A young man cruises past me in his convertible with the top down and I’m supposed to be impressed. I’m supposed to say, “Oh, wow, that is SO cool. I wish I had a boyfriend with a convertible.”
But I don’t say those things because I had a father with a convertible. Harold Anderson was the most conservative man imaginable except for his car. He always drove a late-model Buick convertible in metallic blue or canary yellow.
Every weekend he polished the chrome with a chamois cloth and took our family for a ride. My father and mother sat in the front seat, of course, and my brother and I sat in the back.
It was in the back seat that the romance of the convertible began to break down. For the first few minutes it was fun; after that was just windy—blindingly, constantly windy. During the day it was hot and at night it was cold.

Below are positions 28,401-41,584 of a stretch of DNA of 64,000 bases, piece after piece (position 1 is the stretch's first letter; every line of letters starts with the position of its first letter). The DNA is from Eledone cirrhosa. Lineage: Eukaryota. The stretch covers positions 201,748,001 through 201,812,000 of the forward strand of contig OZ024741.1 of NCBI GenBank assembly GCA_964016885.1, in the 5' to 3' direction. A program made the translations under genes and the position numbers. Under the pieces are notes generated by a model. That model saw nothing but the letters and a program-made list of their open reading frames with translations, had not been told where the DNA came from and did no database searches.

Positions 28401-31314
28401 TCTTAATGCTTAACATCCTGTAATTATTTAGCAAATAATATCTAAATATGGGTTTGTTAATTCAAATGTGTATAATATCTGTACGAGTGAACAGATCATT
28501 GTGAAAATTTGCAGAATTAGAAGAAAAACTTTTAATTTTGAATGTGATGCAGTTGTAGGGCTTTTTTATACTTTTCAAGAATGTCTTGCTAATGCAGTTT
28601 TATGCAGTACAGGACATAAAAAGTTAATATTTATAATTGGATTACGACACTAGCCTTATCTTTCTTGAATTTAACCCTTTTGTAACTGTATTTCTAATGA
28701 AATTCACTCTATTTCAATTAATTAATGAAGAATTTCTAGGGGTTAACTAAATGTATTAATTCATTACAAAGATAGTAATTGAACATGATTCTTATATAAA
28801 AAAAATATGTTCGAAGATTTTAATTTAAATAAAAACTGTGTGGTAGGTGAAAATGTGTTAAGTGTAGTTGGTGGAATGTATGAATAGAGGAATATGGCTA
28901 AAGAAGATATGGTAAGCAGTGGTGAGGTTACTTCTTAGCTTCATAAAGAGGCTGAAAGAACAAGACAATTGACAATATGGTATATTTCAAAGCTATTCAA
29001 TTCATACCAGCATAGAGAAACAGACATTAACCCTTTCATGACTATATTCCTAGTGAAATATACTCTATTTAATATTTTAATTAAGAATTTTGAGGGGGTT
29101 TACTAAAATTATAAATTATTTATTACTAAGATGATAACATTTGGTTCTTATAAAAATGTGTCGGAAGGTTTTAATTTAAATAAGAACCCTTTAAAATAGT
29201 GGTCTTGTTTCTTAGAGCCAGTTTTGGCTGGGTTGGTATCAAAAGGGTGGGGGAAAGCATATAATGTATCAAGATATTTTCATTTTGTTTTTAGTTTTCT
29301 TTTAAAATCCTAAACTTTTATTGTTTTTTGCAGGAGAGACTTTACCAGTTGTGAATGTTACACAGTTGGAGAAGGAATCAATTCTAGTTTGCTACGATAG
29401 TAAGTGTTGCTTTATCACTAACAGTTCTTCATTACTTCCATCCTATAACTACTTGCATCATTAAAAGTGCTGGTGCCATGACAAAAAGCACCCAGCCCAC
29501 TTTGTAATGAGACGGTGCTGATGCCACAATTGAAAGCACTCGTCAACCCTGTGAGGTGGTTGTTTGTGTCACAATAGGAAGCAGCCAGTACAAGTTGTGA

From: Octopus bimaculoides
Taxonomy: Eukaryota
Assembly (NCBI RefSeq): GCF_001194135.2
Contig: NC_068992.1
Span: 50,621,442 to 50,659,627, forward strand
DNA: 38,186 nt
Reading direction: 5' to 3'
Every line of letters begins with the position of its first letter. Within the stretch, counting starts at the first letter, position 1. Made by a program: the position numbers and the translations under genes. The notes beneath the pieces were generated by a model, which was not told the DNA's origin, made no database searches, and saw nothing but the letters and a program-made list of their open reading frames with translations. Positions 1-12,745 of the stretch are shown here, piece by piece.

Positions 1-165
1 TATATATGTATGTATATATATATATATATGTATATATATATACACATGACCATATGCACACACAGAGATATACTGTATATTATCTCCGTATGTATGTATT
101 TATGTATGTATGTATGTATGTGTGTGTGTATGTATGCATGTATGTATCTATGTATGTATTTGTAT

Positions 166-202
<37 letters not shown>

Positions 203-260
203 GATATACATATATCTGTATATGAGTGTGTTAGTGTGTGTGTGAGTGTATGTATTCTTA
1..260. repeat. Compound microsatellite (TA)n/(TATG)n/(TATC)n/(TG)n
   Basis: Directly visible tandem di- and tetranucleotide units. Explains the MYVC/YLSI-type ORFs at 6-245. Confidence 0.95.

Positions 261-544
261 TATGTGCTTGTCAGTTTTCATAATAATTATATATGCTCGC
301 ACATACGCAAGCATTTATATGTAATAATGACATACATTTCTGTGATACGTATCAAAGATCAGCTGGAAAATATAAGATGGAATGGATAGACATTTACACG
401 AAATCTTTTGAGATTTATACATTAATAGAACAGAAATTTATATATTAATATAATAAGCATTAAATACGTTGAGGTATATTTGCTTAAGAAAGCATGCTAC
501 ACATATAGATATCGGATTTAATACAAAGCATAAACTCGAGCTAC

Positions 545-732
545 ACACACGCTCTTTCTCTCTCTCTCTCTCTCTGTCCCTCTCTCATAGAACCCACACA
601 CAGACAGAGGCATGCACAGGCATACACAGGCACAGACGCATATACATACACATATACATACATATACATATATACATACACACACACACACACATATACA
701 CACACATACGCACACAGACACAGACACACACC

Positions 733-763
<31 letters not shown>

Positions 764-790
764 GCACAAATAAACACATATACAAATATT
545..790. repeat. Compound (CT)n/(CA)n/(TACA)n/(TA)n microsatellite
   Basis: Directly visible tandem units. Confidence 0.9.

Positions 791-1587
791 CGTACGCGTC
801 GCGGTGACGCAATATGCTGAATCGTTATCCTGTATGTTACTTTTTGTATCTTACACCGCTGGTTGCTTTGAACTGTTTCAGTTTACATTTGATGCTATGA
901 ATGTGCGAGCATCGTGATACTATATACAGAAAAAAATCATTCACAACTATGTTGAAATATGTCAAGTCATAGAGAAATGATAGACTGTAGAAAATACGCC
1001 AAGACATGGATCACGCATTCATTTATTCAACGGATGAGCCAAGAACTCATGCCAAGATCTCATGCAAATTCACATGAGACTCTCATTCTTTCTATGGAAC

One night, in fact, my brother and I got so cold we crouched down on the floor behind the front seats and waited for Dad to notice we were missing from view. He never did.
So I wave at the young man cruising past with the top down. I know all the myths about convertibles. I also know the truth.